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Weekend Buzz: Derek Jeter, home runs and ... Cooperstown?

By Scott Miller | Senior Baseball Columnist

Derek Jeter and Alfonso Soriano (center) turn back the clock to 2003 with some big hits in a Yankees victory.
Derek Jeter and Alfonso Soriano (center) turn back the clock to 2003 with some big hits in a Yanks victory. (USATSI)

COOPERSTOWN, N.Y. -- The Weekend Buzz while you were losing your Royal Baby Name Fantasy Pool. ...

1. St. Derek: Derek Jeter said hello again with a first-pitch home run Sunday in his first at-bat back from the DL, and here's the impressive thing: The pitch went from Matt Moore's hand to Jeter's bat to the right-center seats in Yankee Stadium to Cooperstown in about 1.2 seconds flat.

And you, Alex Rodriguez. Even if you are able to avoid the Biogenesis Suspension Police --and the odds of that are roughly equivalent to those of Jeter ever making a false move in public, right? -- what will you do upon your return?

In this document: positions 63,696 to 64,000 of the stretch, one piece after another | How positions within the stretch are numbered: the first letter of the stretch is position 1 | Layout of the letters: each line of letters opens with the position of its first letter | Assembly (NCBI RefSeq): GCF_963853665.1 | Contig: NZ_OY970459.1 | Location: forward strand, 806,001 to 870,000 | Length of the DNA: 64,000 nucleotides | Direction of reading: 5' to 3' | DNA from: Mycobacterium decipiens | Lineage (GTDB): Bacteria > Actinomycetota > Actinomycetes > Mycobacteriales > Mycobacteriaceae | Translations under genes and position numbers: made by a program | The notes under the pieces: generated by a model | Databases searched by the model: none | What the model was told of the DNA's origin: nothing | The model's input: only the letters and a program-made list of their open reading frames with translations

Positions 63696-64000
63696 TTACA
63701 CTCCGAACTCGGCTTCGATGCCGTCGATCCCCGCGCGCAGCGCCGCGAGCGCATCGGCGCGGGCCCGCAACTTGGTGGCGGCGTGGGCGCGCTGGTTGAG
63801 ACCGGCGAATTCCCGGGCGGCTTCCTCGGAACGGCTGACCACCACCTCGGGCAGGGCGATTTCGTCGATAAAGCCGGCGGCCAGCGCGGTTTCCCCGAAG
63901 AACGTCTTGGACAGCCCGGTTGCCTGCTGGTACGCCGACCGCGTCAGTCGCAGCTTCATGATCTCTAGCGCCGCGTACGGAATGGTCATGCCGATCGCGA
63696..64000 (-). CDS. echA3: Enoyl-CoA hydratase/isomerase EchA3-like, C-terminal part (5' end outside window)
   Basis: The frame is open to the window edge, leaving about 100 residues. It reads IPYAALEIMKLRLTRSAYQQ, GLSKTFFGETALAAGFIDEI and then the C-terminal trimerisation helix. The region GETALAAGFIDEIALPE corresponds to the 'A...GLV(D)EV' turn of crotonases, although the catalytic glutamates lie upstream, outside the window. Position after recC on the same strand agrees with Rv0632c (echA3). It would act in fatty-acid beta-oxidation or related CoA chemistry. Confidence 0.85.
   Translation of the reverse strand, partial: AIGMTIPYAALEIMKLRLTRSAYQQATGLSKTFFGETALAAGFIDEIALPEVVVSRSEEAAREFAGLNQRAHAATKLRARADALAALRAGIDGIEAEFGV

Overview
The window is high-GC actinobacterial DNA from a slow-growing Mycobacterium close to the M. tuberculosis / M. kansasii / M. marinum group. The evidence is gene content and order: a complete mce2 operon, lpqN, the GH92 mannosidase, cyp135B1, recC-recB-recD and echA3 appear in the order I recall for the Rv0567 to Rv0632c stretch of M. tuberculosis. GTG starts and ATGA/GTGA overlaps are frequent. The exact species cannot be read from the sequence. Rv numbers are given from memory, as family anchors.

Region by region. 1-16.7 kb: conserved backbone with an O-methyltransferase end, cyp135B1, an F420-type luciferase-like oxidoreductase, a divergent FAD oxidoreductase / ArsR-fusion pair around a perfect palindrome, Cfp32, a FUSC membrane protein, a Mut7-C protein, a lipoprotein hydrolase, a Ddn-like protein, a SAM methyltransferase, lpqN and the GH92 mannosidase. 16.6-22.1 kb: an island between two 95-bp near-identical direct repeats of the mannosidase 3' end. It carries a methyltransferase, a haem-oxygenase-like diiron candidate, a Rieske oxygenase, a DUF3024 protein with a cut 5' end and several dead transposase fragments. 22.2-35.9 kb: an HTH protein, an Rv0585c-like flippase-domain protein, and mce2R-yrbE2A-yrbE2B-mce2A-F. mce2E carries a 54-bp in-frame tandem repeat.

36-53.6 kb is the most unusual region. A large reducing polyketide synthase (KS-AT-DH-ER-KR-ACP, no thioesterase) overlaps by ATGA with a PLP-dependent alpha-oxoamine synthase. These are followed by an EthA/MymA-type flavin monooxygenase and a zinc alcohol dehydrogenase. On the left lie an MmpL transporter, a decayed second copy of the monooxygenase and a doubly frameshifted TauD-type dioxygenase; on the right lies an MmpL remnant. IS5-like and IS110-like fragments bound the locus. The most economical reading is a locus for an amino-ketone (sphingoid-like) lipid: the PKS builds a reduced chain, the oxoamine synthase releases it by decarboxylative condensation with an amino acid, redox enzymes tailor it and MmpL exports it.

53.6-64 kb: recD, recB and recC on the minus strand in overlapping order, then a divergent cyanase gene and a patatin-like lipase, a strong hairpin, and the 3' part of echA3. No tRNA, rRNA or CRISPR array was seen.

You can't script this stuff. Which is why in the seconds after Jeter's home run dropped and Twitter exploded, wizened old baseball men and children alike who were gathered in a field outside of the Clark Sports Center awaiting the Hall of Fame Induction ceremony passed along Jeter's feat with glee and wonder.

"Do you BELIEVE that?"

"Did you HEAR that?"

"Jeter did WHAT?"

"He's a movie is what he is," Yankees manager Joe Girardi exclaimed to reporters, and doggone if Pride of the Yankees hasn't already been taken.

On an already dreary day in the Ghost Town of Cooperstown, Jeter's unparalleled knack for rising to the moment already had folks here looking to better times.

That weekend in the not-too-distant future when Jeter will be enshrined?

"Oh my God," Hall of Famer and ex-Yankees great Goose Gossage said. "You better book it now. That will be huge."

"Jeter will be unlike anything we've ever seen," Cooperstown native Bob Snyder said at Stagecoach Coffee on Pioneer St.

"I guess it will be bedlam," Maria Hill, manager of Mickey's Place sports memorabilia on Main St., said. "Like when Cal Ripken Jr. was here."